Amy R. Blake

Communications to strengthen your organization from the inside out

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Reading to Break Writer’s Block

070Today over at ARC, Richelle and I are blogging about our best ideas for breaking through writer’s block. One of my go-to strategies is to pick up a collection of poems or short stories. Billy Collins is one of my favorites. The ideas are playful, the language is lovely, and the stories within the poems clear away my stress and help me get back to my own writing.
From “Advice to Writers”

From a small vase, sparkling  blue, lift
a yellow pencil, the sharpest of the bouquet,
and cover pages with tiny sentences
like long rows of devoted ants
that followed you in from the woods.

Billy Collins, The Apple That Astonished Paris; Fayetteville, Arkansas: University of Arkansas Press, 1988

How to Lure Back the Ones You’ve Lost

photoMy daughter’s preschool teacher approached me the other day about joining an effort underway to reinvigorate the school’s parent group. I politely declined.

Don’t get me wrong. I love my daughter’s teacher. She has brought much needed energy, intention and leadership to this room full of 3-, 4- and 5-year-olds. I enjoy doing things in and for the classroom and want to do more.

How I feel about the larger organization and this parent-group effort, however, is another story.

As I tried to explain my reluctance, I realized that the things holding me back – and the things that have turned me off to this effort – are classic communications problems.  And I wondered, what would it take to change my mind? If it were me, what would I do to earn back the interest and participation of my volunteers, employees or stakeholders?

Own the past – even if it’s not yours. Newcomers – whether the boss, volunteer coordinator or parents – want to start fresh, but every place has a history. As the new person, you don’t know what’s come before; you probably don’t care. But, chances are that employees, volunteers or constituents can’t forget it. So, accept it. Own it.

Avoid endless conversations about the past, for sure, But remember, you must understand the past in order to move forward. Understand previous efforts and past shortcomings. Understand why people are hesitant or disengaged.

Acknowledge what has happened, and talk about how your efforts will address those issues and take everyone in a different direction.

Understand the organization and audience, and adapt your approach to fit. Launching any new initiative requires that you know how the organization operates and who is in your audience.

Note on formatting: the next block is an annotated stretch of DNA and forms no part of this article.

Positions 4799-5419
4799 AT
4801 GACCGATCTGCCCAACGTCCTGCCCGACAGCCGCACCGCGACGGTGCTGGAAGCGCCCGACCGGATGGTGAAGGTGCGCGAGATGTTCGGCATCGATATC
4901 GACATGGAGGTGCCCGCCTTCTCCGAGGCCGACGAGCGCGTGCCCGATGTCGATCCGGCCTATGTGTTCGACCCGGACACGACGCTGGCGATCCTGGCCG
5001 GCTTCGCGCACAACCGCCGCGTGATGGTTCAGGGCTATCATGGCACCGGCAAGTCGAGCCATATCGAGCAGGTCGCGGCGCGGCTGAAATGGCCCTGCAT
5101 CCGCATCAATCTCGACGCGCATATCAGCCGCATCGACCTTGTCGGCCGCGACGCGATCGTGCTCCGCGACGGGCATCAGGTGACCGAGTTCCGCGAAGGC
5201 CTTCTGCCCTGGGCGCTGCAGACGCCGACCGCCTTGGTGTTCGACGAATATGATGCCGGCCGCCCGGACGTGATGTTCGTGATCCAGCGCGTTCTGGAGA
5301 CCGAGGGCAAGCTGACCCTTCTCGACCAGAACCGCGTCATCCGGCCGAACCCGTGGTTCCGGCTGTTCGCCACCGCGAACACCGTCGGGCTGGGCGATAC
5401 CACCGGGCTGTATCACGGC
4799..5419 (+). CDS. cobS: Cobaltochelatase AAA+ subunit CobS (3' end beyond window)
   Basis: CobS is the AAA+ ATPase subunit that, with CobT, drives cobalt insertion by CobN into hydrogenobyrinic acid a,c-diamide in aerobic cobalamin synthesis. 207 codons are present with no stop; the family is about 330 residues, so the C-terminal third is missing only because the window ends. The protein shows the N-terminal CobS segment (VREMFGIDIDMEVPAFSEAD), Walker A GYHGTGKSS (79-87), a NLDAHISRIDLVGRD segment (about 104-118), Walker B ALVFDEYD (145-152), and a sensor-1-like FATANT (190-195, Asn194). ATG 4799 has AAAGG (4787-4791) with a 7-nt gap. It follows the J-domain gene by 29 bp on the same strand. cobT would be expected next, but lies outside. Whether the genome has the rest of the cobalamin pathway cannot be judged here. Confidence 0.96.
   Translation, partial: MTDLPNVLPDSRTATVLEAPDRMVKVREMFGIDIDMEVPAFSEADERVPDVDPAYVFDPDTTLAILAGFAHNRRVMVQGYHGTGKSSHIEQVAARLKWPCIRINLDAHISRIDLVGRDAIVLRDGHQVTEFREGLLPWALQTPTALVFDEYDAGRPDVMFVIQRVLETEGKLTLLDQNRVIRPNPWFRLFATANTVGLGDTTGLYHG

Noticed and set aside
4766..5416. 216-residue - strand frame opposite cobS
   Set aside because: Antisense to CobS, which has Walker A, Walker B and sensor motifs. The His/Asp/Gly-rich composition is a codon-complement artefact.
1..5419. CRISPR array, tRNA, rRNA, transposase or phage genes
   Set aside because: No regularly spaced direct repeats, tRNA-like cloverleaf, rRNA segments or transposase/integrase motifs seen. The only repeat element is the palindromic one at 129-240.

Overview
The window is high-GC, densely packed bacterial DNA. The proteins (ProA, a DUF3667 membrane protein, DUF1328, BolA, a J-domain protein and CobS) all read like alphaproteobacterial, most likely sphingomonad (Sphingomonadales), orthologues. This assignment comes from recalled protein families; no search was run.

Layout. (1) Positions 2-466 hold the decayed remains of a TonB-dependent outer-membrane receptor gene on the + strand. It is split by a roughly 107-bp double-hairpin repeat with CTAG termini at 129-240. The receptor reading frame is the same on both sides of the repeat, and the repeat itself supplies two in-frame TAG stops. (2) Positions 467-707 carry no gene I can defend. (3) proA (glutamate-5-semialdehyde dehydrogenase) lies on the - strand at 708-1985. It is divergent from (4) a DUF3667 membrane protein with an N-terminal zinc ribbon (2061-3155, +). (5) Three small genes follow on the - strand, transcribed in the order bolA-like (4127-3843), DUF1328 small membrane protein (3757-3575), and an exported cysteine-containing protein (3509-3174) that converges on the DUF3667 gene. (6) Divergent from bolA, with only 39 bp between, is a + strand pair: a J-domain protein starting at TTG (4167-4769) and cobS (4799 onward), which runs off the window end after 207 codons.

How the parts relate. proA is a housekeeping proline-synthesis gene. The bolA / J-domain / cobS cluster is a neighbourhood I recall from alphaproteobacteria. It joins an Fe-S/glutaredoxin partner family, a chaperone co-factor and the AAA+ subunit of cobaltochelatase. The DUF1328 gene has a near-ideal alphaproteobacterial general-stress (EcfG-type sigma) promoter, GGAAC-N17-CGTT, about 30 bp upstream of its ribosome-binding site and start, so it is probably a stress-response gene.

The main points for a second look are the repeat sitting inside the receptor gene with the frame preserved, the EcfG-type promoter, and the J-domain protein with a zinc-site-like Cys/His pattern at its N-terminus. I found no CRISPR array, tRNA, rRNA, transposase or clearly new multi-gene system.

The parent-group effort at my daughter’s school has something basic working against it. Parents have an affinity for their child’s classroom and loyalty to the classroom teachers, not the larger organization. This is partly driven by the school’s educational model, which can’t be changed – at least not quickly. Those behind the new group don’t seem to recognize this as an organizational issue or as a hurdle for the audience they’re trying to engage.

By first seeking to understand the organization, their audience and the barriers to engagement, they could develop more effective ways to reach their audience, get them involved and begin building support for the broader organization.

Squinty eyesMeet people face to face. Whether you’re starting a new program or reviving a languishing one, success depends on (re)building relationships and trust. This cannot be done by email and memos alone. Get out from behind the computer and meet the people you want to engage.

Planned, structured meetings are fine, but the onus is on the audience to show up. Mix it up by going to where your audience is – walk the floor at work and talk with employees. Volunteer in the classroom (or wherever your audience is).

People will appreciate the effort, and you will gain valuable insight into what is happening on the frontlines and what is on people’s minds.

Create opportunities for participation and collaboration. You see a need. Maybe you even have a vision and a plan to fill that need. So why aren’t people getting involved?

In any kind of effort, people want to understand where they fit in, what they can contribute and what they will gain. By explaining this, you can help gain their participation.

To earn deeper support and engagement, allow people to be a part of the planning process. While your ideas may be brilliant, coming to the table with a fully formed vision or plan doesn’t do much to invite participation or conversation. In fact, that approach shuts down conversation.

On the other hand, if you ask me (preferably face to face) about my concerns and ideas, I’d be happy to share. And if I hear from others, I can start to connect to their experiences. As a group, we can start to see overarching issues – maybe some you didn’t even know existed. And together we can devise some creative solutions.

Maybe the singular concern that I raised in the beginning eventually becomes a small part of the bigger final plan, but I gained a lot more from the collaborative process:

I was heard.

I now understand how I fit into the overall organization.

I saw that my concern was addressed, and I see how I can help address others’ concerns, too.

I contributed to the solution, and I have a stake in its success.

 And all of that makes me want to be involved and stay involved.

 

Why Nonprofits Shouldn’t Take Employee Loyalty for Granted

loyaltyEmployee engagement is a perennial topic for private-sector businesses. A committed and loyal workforce can help a business improve performance, deliver excellent service and grow profits. It can also create a workplace with a competitive edge, helping attract and retain top talent.

But what’s engagement got to do with nonprofits? Check out my latest post for ARC Communications.

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